“There were terrorists inside”: Witnesses recount how the Hamas attack against Israel unfolded | World News | spcilvly

Thousands of young Israelis had spent the night dancing at an outdoor rave, many of them dressed in tie-dyed T-shirts and crop tops.

They ended the night in a massacre.

Shortly after dawn on Saturday, hundreds of Palestinian militants pushed their way through barricades between Gaza and Israel, entered dozens of Israeli towns along the border and sped through farmland where the rave was reaching its climax at dawn.

The militants shot dead more than 100 protesters and kidnapped others, according to two senior Israeli officials, as they ran across open fields. Video verified by The New York Times It showed militants driving away on a motorcycle with an Israeli woman squeezed between them, screaming as her boyfriend was led away on foot, his arm twisted behind his back.

Those who survived often did so by hiding in nearby bushes, some of them for hours.

Bullets whistled overhead and gunshots echoed everywhere, said Andrey Peairie, 35, one of the survivors. He described how he crawled to the top of a nearby hill to get a better idea of ​​what was happening.

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“Smoke, flames and gunshots,” said Peairie, a technology worker. “I have military experience, but I have never been in a situation like this.”

Israeli soldiers search for Hamas gunmen from Gaza in a residential neighborhood near where gunmen had taken over a police station, in Sderot, Israel, Sunday, October 8, 2023. (Tamir Kalifa/The New York Times) Israeli soldiers search for Hamas gunmen from Gaza in a residential neighborhood near where gunmen had taken over a police station, in Sderot, Israel, Sunday, October 8, 2023. (Tamir Kalifa/The New York Times)

Thus began one of the bloodiest weekends in the history of Israel and Palestine, the full details of which began to emerge Sunday as survivors recounted the most complex and brazen attack on their nation since the 1973 Arab-Israeli war.

Some 700 Israelis were killed and at least 150 taken hostage by Palestinian militants, according to a preliminary assessment shared by a senior Israeli military official. Videos circulated of children and grandparents kidnapped from their homes in Israel and on roads littered with corpses. A National Security Council spokesman said later Sunday that “several” American citizens had been killed in the fighting.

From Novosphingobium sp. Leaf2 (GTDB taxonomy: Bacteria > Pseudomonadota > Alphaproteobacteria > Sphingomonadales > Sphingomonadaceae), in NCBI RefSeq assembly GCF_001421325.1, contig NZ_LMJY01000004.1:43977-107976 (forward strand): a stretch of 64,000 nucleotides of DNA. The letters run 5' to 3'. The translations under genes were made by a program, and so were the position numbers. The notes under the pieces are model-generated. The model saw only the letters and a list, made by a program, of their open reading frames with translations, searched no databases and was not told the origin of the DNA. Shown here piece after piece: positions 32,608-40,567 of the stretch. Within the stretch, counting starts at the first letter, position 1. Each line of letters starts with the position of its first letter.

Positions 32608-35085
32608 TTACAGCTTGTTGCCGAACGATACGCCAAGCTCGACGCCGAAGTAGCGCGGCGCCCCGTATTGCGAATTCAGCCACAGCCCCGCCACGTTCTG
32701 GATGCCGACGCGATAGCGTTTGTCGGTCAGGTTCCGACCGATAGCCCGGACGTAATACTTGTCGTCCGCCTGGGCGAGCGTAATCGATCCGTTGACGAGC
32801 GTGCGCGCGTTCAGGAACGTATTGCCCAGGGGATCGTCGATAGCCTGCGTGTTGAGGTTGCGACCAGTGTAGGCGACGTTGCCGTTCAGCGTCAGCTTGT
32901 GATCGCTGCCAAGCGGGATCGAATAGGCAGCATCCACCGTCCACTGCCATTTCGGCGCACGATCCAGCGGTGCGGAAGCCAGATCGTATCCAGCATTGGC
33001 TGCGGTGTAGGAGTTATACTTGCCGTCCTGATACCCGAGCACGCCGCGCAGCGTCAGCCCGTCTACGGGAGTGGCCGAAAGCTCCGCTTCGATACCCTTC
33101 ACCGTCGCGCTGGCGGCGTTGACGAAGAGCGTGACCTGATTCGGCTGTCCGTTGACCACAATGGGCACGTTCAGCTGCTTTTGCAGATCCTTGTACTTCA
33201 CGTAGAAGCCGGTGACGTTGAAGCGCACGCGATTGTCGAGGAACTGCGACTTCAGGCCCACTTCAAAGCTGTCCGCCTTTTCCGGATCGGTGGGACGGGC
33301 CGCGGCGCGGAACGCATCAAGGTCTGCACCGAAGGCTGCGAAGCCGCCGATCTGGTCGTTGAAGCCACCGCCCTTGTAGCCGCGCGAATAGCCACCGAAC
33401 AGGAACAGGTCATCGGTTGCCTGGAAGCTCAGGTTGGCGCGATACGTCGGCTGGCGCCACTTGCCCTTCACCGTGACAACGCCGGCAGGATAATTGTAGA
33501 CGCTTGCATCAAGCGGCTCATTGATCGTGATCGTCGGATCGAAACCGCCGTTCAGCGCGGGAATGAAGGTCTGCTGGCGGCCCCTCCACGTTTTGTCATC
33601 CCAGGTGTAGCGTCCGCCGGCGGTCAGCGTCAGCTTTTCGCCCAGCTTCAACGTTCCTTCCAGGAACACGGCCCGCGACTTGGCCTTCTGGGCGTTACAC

The attack, of staggering scale, sparked a fierce counterattack by Israel that has killed at least 413 Gazans in missile strikes and shootings, according to Gaza health officials.

The violence began in familiar enough fashion: with rocket fire from Gaza shortly after dawn.

Amir Tibon and his neighbors in Kibbutz Nahal Oz, a village a few hundred meters from Gaza, have become accustomed to frequent rocket fire by militants.

Air raid shelters are installed in every house on the kibbutz, and residents are accustomed to rushing into them every few weeks.

But soon after Tibon, 35, took shelter Saturday with his wife and two young daughters, he learned there was something very different about this attack.

The sound of gunshots.

Then came a morbid realization.

Israelis Israelis inspect the rubble of a building a day after it was hit by a rocket fired from the Gaza Strip, in Tel Aviv, Israel, on Sunday (Reuters)

“There were terrorists inside the kibbutz, inside our neighborhood and, at one point, outside our window,” Tibon recalled. “We could hear them talking. We could hear them running. “We could hear them firing their weapons at our house, at our windows.”

In the town’s WhatsApp group, neighbors posted frantic messages. “People were saying, ‘They’re in my house, they’re trying to get into the safe room!’” recalled Tibon, a journalist for Haaretz, one of the country’s most prominent media outlets.

Messages from other journalists revealed even more terrifying news. They said that Hamas, the militant group that controls Gaza, had infiltrated dozens of Israeli border towns and that it would take time for the Israeli army to reach the village.

Not long after, Tibon’s cell reception began to fail.

Thirteen miles to the east, deep in Israeli territory, Meitav Hadad and his brother Itamar had no idea that Israel had been invaded.

The brothers had turned off their phones during the Jewish Sabbath.